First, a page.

Working Life

Creating a research brand

+ See all authors and affiliations

Science  14 Aug 2015:
Vol. 349, Issue 6249, pp. 758
DOI: 10.1126/science.349.6249.758

In my first few years beavering away on the tenure track, I flitted from one research question to another. In an undisciplined pursuit of funding, I wasted my energies—and, sadly, papers—on unrelated topics. I began to understand how a successful research program worked only after I became an associate professor at another university. I realized from observing others that it was critical to find one's focus and voice and have it heard—quickly. Now, when my own students and postdocs ask me how they can stand out among the many young scientists jockeying for position and positions, I tell them to learn from my early struggles, and to define their research brand identity.


“Get good results, publish papers, and give talks that all map to your theme.”

A research brand identity, in the best scientific sense, is your central mission: the particular branch of research you'd like to be truly excellent in and known for. Equal parts research focus and career vision, a brand identity is a map of a few key subareas where you strive to make a difference over a sustained period. By crafting a research brand, you make it clear to others how they should define you, and you help them remember who you are and what you do. As a young hydrologist, I worked on topics as varied as soil erosion, snow physics, and the remote sensing of water uptake by plants. When I finally found my focus, I concentrated on three simple questions: Where does water go when it rains? What pathway does it take to the stream? How old is the water in our streams? At first these questions were narrow; I explored just beyond the boundaries of my thesis work, in a space where I had established some credibility. Over time the questions broadened. I now explore where plants get water and the role of geology in defining water storage and release. These core issues have sustained me over my career.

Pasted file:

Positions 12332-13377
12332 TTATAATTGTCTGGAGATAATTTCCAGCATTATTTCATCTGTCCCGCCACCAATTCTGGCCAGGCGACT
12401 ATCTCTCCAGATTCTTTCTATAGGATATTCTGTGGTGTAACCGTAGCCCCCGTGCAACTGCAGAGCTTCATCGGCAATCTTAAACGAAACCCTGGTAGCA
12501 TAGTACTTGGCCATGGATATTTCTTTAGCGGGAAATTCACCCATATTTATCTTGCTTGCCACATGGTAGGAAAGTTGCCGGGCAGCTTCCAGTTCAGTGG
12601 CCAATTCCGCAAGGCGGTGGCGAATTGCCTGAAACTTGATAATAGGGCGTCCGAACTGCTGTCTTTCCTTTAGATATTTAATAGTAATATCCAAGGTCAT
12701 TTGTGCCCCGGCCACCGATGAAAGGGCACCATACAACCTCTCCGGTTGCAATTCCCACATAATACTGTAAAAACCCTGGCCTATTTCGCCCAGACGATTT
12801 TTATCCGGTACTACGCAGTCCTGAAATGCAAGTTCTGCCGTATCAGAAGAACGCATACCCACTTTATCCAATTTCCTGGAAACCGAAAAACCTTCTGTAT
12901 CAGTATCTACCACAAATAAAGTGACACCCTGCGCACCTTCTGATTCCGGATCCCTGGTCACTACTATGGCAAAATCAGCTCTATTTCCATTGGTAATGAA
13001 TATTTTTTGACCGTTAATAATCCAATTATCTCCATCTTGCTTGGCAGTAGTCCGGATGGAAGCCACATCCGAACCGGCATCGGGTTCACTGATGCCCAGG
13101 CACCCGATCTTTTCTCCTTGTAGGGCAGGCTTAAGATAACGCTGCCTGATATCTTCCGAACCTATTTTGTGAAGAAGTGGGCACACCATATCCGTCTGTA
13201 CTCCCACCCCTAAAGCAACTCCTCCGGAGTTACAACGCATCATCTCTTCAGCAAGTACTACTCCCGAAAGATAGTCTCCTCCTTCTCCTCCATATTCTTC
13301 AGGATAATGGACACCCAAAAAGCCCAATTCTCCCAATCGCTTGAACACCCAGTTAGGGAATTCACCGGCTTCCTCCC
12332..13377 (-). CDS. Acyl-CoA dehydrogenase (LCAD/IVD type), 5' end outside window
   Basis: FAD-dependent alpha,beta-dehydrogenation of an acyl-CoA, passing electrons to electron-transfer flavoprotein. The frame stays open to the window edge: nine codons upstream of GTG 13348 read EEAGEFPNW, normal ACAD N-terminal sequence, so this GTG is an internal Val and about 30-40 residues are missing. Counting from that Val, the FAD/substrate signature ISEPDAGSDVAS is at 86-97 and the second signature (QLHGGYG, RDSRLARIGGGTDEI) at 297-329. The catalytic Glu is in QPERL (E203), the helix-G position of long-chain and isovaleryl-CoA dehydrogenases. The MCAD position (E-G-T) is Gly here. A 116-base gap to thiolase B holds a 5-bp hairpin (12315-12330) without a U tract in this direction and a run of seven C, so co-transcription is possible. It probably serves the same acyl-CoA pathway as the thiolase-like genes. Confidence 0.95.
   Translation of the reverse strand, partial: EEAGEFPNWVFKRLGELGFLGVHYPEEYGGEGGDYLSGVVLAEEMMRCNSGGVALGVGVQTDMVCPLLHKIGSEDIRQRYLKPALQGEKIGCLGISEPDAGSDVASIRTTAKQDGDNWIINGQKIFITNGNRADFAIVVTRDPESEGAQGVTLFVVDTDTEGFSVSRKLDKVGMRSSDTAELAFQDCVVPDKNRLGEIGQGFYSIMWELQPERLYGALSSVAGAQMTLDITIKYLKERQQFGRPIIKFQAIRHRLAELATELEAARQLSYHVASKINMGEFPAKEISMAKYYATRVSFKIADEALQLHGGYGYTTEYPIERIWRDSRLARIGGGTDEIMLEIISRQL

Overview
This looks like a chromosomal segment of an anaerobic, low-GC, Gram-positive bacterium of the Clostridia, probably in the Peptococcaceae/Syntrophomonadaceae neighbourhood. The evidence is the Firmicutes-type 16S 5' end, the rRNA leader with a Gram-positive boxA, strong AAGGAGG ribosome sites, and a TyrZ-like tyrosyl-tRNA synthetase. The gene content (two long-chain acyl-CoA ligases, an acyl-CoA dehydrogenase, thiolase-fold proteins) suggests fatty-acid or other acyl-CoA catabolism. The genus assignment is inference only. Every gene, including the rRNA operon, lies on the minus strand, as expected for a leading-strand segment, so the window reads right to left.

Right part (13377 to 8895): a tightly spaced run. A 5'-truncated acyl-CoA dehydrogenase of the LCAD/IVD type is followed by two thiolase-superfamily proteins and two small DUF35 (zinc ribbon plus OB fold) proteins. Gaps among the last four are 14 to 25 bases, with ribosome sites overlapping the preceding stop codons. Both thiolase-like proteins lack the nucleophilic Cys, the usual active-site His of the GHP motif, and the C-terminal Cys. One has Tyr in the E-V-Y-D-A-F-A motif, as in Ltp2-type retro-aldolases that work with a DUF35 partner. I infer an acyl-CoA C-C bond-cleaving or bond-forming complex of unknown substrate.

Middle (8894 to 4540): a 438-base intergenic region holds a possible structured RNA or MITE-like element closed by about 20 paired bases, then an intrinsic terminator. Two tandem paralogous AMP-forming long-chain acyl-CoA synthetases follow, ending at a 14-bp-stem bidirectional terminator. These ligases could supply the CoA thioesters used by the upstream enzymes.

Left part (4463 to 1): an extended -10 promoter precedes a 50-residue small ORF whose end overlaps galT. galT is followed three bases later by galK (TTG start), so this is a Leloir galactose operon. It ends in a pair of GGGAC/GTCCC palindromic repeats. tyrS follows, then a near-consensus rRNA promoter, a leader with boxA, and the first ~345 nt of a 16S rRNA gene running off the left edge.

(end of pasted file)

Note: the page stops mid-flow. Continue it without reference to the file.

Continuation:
The trick is to find the optimal research brand width: too broad and you blend in with others and lack a niche to carve out; too narrow and you seem too limited. You want some connection to your adviser's research brand, but you also want to move in a new direction that honors your unique skills. The old adage “only do what only you can do” can be helpful as you ponder this.

After you have identified your brand identity, getting it out into the world is relatively straightforward: Get good results, publish papers, and give talks that all map to your theme. But there is much more. The first step is describing your brand succinctly on your research homepage. The second, and more active step, is promoting it through a set of activities directed at your peers. You might write a journal commentary, perspective paper, or review linked to your brand. You might guest edit a journal special issue or edit a research text. Or you could organize a conference session or a boutique research conference focused on your theme. The idea is not to do just one of these things but to do as many as you can.

All of these activities build a whole that is greater than the sum of the parts. Come tenure time, you want to be known for something, and you want external reviewers examining your dossier to know of you. This strategy will almost guarantee that.

Finally, a research brand identity remains helpful as you advance. As more opportunities come your way, your brand can help you filter them, keeping your main thing the main thing. The brand helps you determine what to say no to, a skill that becomes much more important as you grow more sought after over time. And just as a research brand identity is a way to describe your ambitions when you start out, it is also a way to sum up your body of work later in your career.

Navigate This Article